In 1998, DreamWorks animation and Disney-distributed Pixar released competing movies set in an anthill, both centered on a misfit ant with a special relationship with the ant princess (Antz and A Bug’s Life).
Now, a year after the triumph of Pixar’s Finding Nemo, a fish story with a trio of sharks who’ve sworn off eating fish and a puffer fish who inflates with stress, comes DreamWorks’ Shark Tale, another fish story with a vegetarian shark and a puffer fish who inflates with stress. Given the production times these films require, Shark Tale was probably in production before Finding Nemo hit theaters. You don’t suppose anyone could be peeking, do you?
Incidentally, DreamWorks’s Shrek and Shrek 2 were based on childhood fairy tales, roughly corresponding to Pixar’s Toy Story and Toy Story 2, which were about childhood playthings. This makes Monsters, Inc. the only Pixar film to date with no DreamWorks parallel (though November will see a second, The Incredibles).
In my review of Shrek 2, I wrote that “If Pixar’s Toy Story movies connect with the child in all of us, DreamWorks’ Shrek pictures are aimed squarely at our inner adolescent.” The same holds true of the rival fish stories, which, vegetarian sharks aside, couldn’t be more different.
Along with its DreamWorks CGI predecessors, Shark Tale is more absurdist and satirical, as well as cruder and more risqué, than the Pixar films. It’s also got less heart. In fact, with the possible exception of A Bug’s Life, any film in the Pixar oeuvre is easily superior to any film in the DreamWorks lineup.
Energetic and Entertaining
But Shark Tale, while it’s no Finding Nemo (and isn’t trying to be), is the wackiest, most energetic, and possibly most entertaining effort to date from DreamWorks’ CGI animators. I enjoyed it more than either of the Shrek flicks, which are entertaining enough, if in my book somewhat overrated.
Where the Shrek films began with a fairy-tale story and then festooned it with modern sensibilities and anachronism-rooted gags, Shark Tale does the opposite: It begins with familiar movie settings, characters, and situations and gives them an undersea twist. Where Finding Nemo was an anthropomorphic fish story, Shark Tale is a thinly-fishified people story.
The result is a constant stream of fish puns, sight gags, homages, and the like. The story is set in a coral-reef West Side, where fish eat Kelpy Kremes, drink Coral Cola, get their news from Katie Current (Katie Couric), and shop at the Gup. And when Oscar (Will Smith) #0151; a young street fish too preoccupied with things and money he doesn’t have to notice how fond of him a spunky co-worker (Renée Zellweger) at the local whale wash is gets in trouble with a mob boss (Robert DeNiro) over borrowed money, of course the moneylenders are sharks. (Like all mobsters, they’re also Italian and Catholic, judging from a fleeting “In nomine Patris et Filii et Spiritus Sancti” heard during a funeral.)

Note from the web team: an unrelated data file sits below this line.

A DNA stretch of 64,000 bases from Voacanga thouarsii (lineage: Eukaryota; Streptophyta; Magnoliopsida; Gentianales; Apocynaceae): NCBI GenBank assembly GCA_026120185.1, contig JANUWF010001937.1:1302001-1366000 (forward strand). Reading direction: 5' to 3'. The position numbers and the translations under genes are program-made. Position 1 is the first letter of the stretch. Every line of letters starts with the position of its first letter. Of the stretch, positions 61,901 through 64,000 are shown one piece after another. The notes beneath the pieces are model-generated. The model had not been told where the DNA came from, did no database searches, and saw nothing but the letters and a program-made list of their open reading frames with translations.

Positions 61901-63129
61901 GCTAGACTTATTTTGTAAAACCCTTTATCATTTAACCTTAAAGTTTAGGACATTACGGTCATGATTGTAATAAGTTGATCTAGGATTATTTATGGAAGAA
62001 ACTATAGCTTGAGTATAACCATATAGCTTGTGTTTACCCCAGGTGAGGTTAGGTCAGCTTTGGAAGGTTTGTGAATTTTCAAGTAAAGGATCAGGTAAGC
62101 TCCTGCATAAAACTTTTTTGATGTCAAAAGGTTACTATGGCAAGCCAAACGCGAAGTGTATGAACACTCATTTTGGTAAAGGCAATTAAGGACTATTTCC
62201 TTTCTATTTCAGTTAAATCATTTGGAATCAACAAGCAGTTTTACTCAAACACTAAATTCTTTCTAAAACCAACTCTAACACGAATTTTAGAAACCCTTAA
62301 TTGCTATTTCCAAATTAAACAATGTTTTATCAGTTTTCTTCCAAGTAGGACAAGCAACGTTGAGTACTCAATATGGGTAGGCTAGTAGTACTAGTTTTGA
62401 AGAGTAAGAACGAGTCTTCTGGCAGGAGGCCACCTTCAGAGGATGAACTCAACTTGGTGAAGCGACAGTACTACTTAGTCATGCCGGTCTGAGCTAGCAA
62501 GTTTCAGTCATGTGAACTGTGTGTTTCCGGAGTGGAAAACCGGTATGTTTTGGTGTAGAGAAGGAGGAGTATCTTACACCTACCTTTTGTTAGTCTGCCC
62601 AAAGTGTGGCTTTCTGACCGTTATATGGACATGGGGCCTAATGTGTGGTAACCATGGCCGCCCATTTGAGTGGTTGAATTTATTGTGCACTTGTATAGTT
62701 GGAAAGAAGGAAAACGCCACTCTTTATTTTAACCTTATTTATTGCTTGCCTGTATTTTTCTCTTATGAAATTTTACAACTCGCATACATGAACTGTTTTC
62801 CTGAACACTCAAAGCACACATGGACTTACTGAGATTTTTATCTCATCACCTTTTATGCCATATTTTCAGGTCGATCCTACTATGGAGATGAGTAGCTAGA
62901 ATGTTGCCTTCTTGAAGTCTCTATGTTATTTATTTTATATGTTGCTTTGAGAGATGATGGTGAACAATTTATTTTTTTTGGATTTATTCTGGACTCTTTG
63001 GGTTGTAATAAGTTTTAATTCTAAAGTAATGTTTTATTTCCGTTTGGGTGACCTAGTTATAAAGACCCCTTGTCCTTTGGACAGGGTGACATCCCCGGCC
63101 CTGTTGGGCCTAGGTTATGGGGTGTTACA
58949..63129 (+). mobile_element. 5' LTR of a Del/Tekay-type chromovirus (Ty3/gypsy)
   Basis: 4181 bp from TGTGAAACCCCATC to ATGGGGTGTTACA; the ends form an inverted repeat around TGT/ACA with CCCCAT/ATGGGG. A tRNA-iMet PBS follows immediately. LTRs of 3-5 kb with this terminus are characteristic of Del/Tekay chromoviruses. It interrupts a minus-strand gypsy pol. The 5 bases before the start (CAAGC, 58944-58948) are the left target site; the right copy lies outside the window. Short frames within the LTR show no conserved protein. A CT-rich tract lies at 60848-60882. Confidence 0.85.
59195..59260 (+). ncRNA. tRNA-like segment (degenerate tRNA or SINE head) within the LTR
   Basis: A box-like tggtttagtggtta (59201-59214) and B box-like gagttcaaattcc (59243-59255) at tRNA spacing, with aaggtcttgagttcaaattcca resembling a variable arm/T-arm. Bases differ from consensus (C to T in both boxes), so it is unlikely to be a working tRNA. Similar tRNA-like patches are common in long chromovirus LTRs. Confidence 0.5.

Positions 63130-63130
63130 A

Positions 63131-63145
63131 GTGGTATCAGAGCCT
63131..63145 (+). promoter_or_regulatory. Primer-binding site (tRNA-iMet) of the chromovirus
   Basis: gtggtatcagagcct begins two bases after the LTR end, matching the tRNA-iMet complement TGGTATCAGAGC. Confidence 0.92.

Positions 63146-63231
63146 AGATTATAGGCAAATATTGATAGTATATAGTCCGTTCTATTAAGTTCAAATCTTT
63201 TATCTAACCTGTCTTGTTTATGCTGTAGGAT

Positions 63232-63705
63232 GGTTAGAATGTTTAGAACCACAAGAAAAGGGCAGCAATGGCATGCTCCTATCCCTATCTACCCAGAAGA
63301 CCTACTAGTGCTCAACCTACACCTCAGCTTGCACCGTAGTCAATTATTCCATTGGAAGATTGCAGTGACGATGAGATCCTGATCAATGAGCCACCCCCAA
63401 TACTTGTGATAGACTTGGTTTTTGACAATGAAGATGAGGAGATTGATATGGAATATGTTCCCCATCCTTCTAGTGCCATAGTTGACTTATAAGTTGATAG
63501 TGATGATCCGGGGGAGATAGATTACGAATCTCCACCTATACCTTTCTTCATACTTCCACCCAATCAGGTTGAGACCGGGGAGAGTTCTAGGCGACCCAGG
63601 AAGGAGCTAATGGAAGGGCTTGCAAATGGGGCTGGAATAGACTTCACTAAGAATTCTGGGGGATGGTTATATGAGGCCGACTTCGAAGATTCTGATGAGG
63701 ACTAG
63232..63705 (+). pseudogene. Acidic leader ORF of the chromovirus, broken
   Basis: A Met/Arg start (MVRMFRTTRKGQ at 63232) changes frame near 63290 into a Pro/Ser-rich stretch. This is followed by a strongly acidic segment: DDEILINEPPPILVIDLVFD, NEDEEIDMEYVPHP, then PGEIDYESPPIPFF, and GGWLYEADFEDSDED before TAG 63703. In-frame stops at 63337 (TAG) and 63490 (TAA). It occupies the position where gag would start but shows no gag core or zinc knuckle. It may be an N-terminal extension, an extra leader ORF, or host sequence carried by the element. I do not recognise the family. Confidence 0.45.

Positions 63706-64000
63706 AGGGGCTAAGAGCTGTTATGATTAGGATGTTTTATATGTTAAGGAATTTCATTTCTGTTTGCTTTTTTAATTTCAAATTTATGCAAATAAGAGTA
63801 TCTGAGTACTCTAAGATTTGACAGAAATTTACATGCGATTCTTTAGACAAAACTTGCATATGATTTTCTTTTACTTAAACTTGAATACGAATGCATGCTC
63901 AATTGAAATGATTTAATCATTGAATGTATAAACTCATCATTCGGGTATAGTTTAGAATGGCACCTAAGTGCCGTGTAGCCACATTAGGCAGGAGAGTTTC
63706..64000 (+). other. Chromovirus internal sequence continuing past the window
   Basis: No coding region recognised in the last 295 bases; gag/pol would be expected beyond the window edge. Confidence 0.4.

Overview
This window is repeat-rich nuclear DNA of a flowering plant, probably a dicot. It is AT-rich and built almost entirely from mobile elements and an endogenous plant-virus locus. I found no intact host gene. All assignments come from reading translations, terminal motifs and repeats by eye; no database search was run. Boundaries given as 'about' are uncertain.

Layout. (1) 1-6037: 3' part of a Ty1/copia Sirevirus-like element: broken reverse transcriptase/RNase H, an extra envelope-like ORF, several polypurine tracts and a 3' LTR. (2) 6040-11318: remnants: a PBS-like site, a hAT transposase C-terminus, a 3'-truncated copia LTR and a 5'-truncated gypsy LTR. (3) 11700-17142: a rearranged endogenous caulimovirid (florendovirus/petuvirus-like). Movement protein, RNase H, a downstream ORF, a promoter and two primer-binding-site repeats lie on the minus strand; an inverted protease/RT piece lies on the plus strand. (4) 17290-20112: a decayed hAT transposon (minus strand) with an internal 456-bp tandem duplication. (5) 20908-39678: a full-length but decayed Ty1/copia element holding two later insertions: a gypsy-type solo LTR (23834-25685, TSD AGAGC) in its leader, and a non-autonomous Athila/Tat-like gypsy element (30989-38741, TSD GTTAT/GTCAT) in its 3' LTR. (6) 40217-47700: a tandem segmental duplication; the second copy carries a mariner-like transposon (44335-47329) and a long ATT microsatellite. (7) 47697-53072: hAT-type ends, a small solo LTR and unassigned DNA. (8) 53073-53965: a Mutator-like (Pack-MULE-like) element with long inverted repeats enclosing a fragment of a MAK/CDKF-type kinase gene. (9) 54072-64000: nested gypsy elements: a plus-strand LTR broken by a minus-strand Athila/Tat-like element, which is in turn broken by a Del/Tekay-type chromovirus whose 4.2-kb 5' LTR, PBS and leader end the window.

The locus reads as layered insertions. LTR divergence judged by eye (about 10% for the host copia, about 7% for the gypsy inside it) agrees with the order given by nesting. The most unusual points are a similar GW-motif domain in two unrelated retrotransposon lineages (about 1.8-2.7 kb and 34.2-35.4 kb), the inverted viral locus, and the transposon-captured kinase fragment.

Needless to say, before all is said and done, Oscar will come to realize that you don’t need money to be someone. Shark Tale also touches on such themes as telling the truth, being true to one’s friends and not getting caught up in artificial popularity or false friends, the dangers of gambling and get-rich-quick schemes, and taking pride in oneself and one’s roots.
Potential Concerns for Younger Viewers
On the other hand, while the film avoids Shrek 2-style cross-dressing jokes, adults may not appreciate (though kids won’t notice) themes involving a sissy shark who at one point “dresses” like a dolphin as a disguise, to his macho father’s chagrin.
Other potential concerns for younger viewers include the hip-hop milieu of the heavily utilized soundtrack, Angelina Jolie’s bad-girl picean temptress (think of sultry Jessica Rabbit in Who Framed Roger Rabbit?), a bit of crude or suggestive humor, and a particularly violent snatch of dialogue (“May his stinking, maggot-covered corpse rot in the fiery depths of hell”).
For ’tweens and up, though, Shark Tale is a fun ride, thanks to its zippy storytelling, zingy dialogue, and energetic vocal performances. Smith’s charisma anchors the picture as Eddie Murphy’s wit did the Shrek films, and DeNiro is funnier than he’s been in ages. Zellweger is appealing as always, and Martin Scorsese has an entertaining cameo as a bottom-feeding puffer fish.
The animation is colorful and flashy, though it’s here that Shark Tale most obviously contrasts unfavorably to the visually stunning Finding Nemo. Incidentally, what kind of fish is Oscar? Despite his name, he doesn’t look like an oscar. Kind of like how Marlin wasn’t a marlin. You don’t suppose anyone could be peeking?
(c) 2004 Steven D. Greydanus. All rights reserved. Used by permission.
Steven D. Greydanus is a film critic for the National Catholic Register and appears weekly on Ave Maria radio. His website offers in-depth reviews of both contemporary and older films, evaluating them for moral and spiritual worth as well as artistic and entertainment value.
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